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Signs and Symptoms of Heart Failure
Swollen Ankles or Legs

Swollen ankles or legs, known as peripheral edema, may be a result of right-sided heart failure since fluid cannot be pumped to the lungs at an efficient rate. In right-sided heart failure, fluid backs up in the veins, leaks out of capillaries and accumulates in tissues. Also, a decrease in blood flow to the kidneys can lead to an increase in fluid retention. Diuretics are often prescribed to get rid of this excess fluid and reduce the strain on the heart.

In the absence of heart failure, peripheral edema may commonly be due to obesity or venous insufficiency with stretched venous valves.


Angina is chest or arm discomfort due to a blockage of the coronary arteries. Heart cells typically do not get enough oxygen when blood flow to the heart muscle is reduced. Often, angina comes on with exertion and is relieved by rest. This is because your heart may have an adequate blood supply when it is not working very hard but not when under stress. Other common causes of chest pain unrelated to the heart are chest muscle, bone or joint disease, and acid in the esophagus.

Weight Gain or Loss

Excess fluid in the body may cause an increase in weight. Similarly, when excess fluid is excreted, your weight may fall. Weight increases by about two pounds for each extra quart of fluid. You may notice that your weight has risen before you notice swelling of the ankles or extremities. Inform your doctor of changes of more than five pounds.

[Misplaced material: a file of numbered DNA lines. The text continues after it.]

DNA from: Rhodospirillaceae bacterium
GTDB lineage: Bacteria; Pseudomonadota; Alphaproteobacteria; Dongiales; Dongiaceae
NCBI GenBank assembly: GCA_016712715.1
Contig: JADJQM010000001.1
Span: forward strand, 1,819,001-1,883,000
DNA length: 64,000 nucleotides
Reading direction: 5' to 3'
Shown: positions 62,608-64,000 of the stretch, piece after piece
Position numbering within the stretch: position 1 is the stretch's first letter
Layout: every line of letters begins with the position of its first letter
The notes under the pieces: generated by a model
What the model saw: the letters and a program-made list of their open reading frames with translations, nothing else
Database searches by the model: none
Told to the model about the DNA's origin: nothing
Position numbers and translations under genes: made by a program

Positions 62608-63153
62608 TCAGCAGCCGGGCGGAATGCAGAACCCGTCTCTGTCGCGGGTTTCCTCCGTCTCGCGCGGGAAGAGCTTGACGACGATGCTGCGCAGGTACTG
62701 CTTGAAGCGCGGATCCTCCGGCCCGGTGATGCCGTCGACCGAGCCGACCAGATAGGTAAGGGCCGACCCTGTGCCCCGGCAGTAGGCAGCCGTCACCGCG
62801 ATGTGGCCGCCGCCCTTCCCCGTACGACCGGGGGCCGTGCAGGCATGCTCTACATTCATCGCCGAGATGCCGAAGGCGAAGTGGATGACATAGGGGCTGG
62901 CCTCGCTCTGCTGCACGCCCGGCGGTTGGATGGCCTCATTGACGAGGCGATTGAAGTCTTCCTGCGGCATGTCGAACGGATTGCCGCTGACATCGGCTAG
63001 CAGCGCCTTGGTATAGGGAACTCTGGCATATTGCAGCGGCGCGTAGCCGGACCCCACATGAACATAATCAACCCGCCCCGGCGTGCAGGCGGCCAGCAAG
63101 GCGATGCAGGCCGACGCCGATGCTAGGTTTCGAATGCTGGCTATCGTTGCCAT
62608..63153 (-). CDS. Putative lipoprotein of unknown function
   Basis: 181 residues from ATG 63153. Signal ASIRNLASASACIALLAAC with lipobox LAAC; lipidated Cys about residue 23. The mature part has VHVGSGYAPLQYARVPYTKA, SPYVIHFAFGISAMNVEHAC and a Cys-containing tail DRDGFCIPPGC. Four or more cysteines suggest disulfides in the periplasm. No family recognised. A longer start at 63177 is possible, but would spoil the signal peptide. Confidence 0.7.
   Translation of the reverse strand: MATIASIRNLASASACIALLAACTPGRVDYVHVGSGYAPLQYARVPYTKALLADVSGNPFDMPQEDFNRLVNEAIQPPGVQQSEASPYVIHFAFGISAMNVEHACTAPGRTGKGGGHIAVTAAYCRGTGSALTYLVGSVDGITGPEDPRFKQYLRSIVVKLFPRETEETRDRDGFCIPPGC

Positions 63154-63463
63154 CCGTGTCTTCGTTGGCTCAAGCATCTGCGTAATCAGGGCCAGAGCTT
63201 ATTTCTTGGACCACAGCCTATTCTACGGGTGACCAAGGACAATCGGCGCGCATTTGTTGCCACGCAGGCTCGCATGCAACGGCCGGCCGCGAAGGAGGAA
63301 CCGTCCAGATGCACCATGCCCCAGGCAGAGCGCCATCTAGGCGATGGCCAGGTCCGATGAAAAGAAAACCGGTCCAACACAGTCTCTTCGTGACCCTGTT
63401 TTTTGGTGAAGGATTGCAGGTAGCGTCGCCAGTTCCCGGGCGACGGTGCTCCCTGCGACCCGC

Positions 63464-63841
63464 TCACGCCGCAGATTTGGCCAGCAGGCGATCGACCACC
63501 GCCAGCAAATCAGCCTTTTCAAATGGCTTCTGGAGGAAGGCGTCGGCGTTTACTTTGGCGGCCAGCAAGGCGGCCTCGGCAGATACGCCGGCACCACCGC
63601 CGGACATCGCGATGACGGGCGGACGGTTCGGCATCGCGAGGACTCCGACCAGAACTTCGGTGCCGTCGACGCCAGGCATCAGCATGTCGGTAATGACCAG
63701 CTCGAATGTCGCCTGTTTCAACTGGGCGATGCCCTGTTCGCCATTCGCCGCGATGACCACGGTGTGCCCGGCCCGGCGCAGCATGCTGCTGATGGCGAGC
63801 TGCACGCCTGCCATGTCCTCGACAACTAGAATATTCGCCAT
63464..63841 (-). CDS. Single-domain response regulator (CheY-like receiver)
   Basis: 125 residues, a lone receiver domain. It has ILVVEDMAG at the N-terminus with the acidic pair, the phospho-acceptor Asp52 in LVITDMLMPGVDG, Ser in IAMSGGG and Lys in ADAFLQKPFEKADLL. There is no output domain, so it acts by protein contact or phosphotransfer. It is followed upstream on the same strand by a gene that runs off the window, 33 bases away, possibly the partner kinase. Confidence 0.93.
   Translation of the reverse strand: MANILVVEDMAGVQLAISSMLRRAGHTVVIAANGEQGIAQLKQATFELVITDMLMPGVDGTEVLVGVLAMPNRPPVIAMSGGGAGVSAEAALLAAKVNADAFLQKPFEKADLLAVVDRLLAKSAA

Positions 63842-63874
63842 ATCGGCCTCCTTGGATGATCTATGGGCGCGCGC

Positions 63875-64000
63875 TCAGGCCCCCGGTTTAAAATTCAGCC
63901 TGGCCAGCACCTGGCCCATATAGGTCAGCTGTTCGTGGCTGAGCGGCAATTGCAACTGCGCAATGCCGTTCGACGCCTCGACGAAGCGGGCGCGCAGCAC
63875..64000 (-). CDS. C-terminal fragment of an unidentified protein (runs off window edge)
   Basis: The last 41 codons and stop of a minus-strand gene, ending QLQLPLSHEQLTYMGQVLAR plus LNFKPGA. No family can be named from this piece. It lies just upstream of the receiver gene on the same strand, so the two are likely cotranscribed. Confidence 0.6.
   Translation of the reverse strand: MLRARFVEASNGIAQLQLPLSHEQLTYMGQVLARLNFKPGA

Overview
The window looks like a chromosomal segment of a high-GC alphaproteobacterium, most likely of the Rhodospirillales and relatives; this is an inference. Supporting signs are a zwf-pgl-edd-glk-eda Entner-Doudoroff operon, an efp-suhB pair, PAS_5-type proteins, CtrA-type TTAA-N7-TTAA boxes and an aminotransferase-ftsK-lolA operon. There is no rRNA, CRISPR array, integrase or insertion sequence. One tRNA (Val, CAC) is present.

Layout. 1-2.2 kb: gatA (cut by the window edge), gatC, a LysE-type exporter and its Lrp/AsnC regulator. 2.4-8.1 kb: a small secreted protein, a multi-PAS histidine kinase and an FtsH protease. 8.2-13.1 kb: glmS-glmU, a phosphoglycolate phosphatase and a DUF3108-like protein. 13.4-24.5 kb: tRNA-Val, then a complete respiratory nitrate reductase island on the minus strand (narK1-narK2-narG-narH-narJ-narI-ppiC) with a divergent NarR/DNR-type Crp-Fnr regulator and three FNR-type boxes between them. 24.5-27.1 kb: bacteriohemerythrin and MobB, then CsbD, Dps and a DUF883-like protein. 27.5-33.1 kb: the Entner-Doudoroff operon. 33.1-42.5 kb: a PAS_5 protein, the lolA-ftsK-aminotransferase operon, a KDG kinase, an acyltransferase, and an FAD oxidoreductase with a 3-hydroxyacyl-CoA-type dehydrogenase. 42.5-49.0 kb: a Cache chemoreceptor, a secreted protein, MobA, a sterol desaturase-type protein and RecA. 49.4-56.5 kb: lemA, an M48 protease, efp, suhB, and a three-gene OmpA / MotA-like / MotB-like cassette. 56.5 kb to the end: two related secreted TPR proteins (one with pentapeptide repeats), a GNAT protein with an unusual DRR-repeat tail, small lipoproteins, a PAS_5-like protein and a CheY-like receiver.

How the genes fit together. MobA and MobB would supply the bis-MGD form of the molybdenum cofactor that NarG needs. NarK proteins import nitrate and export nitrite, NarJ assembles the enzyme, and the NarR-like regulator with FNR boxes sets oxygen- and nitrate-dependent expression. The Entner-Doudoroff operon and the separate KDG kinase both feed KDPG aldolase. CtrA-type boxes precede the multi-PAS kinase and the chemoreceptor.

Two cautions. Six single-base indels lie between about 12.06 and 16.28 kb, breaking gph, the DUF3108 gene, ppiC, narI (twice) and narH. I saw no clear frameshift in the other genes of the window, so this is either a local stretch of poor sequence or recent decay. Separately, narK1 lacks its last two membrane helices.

Shortness of Breath

Shortness of breath can be caused by congestion in the lungs. This congestion is known as pulmonary edema. One sign to watch out for is whether your shortness of breath is worse when you lay flat. Orthopnea is the shortness of breath which occurs when blood kept in the legs by gravity returns to the chest when you lay down.

Shortness of breath can also occur at night. Shortness of breath that comes on suddenly at night is known as paroxysmal (par-ox-iz-mal) nocturnal dyspnea.


Fatigue is often attributed to getting old or being out of shape. However, if this condition persists for long periods of time, it may be the result of heart failure. Sluggishness may be the result of your organs not getting enough oxygen. You may feel as tired after getting up in the morning as you did when you went to bed. Let your doctor know if this happens on a regular basis.

Loss of Appetite

Fluid accumulation in the digestive organs can cause you to feel full. You may also feel bloated. You may want to try eating smaller more frequent meals instead of the traditional three large meals a day.

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